History of Indian Science and Technology

History of Indian science and technology
The history of science and technology in India begins with prehistoric human activity at Mehrgarh, in present-day Pakistan, and continues through the Indus Valley Civilization to early states and empires. The British colonial rule introduced western education in India. The British system of education, in its efforts to give rise to a native class of civil servants, exposed a number of Indians to foreign institutes of higher learning. Following independence science and technology in the Republic of India has included automobile engineering, information technology, communications as well as space, polar, and nuclear sciences.

4500 BC in sites such as Kuehgllaldkjg in the Indo-Gangetic Plains. By 5500 BCE a number of sites similar to Mehrgarh had appeared, forming the basis of later chalcolithic cultures. The inhabitants of these sites maintained trading relations with Near East and Central Asia.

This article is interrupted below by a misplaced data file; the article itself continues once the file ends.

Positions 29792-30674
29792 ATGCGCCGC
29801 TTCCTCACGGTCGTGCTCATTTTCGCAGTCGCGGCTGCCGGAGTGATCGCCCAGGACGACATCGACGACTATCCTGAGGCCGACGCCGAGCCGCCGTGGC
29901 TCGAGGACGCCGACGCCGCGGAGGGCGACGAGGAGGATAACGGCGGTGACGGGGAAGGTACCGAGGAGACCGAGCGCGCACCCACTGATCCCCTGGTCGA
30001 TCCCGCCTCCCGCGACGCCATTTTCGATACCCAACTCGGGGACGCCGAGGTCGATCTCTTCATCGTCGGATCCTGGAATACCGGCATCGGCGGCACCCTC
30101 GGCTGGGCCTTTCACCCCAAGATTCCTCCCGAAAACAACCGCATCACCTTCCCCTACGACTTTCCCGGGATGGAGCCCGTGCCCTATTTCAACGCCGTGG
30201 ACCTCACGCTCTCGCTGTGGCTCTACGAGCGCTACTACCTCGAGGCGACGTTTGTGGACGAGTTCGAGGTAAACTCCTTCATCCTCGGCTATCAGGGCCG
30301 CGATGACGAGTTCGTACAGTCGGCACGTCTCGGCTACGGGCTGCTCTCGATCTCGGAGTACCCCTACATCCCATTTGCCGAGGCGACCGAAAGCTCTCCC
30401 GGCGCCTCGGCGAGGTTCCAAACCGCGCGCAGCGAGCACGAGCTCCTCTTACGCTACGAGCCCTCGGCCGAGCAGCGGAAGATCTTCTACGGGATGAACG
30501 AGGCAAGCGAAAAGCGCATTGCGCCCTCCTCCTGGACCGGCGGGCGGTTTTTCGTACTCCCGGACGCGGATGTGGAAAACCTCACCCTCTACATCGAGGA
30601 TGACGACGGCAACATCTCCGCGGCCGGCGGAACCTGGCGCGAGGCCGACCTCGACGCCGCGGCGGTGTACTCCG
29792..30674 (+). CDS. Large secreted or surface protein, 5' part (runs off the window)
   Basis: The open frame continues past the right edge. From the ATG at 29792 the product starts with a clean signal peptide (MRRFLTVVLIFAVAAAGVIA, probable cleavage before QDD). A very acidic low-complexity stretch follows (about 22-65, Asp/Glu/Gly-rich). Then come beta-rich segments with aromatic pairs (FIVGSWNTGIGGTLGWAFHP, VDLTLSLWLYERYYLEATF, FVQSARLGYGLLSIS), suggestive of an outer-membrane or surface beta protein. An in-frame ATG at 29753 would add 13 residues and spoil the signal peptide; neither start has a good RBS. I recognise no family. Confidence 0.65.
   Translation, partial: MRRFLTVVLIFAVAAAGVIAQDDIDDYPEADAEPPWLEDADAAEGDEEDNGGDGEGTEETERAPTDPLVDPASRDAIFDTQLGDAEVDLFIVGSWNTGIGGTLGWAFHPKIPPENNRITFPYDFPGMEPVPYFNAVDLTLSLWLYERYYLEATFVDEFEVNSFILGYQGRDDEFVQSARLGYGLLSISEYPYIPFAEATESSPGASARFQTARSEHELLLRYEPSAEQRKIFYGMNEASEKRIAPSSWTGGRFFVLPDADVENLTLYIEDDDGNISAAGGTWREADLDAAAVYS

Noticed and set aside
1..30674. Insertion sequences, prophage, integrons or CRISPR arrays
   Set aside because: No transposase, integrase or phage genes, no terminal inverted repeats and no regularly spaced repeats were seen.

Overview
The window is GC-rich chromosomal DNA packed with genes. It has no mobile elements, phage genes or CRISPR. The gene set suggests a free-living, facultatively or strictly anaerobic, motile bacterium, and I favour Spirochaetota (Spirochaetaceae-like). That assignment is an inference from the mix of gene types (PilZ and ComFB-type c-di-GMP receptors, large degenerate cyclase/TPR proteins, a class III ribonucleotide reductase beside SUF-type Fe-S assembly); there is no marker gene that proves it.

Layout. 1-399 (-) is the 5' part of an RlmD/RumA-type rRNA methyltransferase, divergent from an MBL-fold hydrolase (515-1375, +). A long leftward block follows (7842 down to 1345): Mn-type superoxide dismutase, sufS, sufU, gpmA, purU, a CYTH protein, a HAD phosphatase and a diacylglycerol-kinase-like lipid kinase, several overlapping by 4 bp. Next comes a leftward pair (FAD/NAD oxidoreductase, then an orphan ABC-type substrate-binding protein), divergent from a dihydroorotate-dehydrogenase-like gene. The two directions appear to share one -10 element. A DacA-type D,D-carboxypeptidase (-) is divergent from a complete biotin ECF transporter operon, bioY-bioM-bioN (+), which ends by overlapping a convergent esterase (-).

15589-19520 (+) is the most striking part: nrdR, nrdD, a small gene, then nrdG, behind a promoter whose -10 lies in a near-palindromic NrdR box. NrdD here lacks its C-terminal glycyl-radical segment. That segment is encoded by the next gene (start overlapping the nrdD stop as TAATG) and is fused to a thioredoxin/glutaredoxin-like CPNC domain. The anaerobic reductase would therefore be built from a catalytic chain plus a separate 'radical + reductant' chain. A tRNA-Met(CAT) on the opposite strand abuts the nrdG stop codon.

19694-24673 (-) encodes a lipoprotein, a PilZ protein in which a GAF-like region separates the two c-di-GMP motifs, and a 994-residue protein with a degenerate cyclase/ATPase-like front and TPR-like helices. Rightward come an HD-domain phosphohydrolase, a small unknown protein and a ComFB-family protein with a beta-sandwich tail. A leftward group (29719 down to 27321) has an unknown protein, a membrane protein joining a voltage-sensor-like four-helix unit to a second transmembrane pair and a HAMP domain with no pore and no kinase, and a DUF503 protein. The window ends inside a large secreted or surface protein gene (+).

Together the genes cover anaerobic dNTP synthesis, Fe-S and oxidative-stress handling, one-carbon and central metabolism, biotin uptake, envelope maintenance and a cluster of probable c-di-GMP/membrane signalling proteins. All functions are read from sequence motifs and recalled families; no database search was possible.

Irrigation was developed in the Indus Valley Civilization by around 4500 BCE. The size and prosperity of the Indus civilization grew as a result of this innovation, which eventually led to more planned settlements making use of drainage and sewers. Sophisticated irrigation and water storage systems were developed by the Indus Valley Civilization, including artificial reservoirs at Girnar dated to 3000 BCE, and an early canal irrigation system from circa 2600 BCE. Cotton was cultivated in the region by the 5th millennium BCE—4th millennium BCE. Sugarcane was originally from tropical South and Southeast Asia. Different species likely originated in different locations with S. barberi originating in India and S. edule and S. officinarum coming from New Guinea.
By 2800 BCE private bathrooms, located on the ground floor, were found in many houses of the Indus civilization. Pottery pipes in walls allowed drainage of water and there was, in some case, provision of a crib for sitting in toilets. 'Western-style' toilets were...